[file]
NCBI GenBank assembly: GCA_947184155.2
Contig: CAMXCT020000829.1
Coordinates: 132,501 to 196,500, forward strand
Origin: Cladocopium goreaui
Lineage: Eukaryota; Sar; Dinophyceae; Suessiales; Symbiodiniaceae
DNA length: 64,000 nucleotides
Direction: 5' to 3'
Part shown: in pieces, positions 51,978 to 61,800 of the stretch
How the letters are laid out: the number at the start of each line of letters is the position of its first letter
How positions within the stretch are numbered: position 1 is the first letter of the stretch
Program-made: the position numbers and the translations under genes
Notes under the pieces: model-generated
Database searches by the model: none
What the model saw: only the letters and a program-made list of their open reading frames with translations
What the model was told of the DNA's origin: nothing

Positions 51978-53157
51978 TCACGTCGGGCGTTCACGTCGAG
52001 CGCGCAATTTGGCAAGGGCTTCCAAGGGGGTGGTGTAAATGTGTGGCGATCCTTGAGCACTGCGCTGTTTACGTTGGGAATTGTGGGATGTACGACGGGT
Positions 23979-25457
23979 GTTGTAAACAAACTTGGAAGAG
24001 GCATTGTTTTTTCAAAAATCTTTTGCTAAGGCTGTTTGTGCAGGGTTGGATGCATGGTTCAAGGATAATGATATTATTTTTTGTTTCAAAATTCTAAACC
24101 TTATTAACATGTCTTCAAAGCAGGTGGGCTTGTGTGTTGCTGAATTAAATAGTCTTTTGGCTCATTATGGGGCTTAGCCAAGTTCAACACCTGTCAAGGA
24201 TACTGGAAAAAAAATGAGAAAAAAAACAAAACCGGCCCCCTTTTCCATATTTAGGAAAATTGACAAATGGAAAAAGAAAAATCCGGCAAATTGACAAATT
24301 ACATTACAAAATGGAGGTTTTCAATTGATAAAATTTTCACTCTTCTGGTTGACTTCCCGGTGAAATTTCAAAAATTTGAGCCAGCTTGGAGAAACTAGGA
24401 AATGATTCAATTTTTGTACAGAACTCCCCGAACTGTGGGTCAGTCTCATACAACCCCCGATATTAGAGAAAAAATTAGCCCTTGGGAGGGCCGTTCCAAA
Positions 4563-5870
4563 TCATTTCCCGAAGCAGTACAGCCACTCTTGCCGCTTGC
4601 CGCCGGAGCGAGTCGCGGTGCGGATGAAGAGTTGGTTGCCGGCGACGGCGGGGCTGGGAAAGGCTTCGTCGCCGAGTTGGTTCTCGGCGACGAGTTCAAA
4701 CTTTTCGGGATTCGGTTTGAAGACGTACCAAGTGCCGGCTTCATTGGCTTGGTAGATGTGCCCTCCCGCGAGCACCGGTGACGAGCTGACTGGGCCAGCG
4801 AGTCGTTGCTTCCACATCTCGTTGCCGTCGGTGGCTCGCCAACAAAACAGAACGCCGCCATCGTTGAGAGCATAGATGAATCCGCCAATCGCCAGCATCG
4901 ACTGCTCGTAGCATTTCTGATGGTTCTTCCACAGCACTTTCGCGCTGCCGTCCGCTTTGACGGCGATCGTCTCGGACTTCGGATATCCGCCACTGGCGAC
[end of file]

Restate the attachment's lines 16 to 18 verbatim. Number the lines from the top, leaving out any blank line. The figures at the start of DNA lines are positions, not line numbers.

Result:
Positions 51978-53157
51978 TCACGTCGGGCGTTCACGTCGAG
52001 CGCGCAATTTGGCAAGGGCTTCCAAGGGGGTGGTGTAAATGTGTGGCGATCCTTGAGCACTGCGCTGTTTACGTTGGGAATTGTGGGATGTACGACGGGT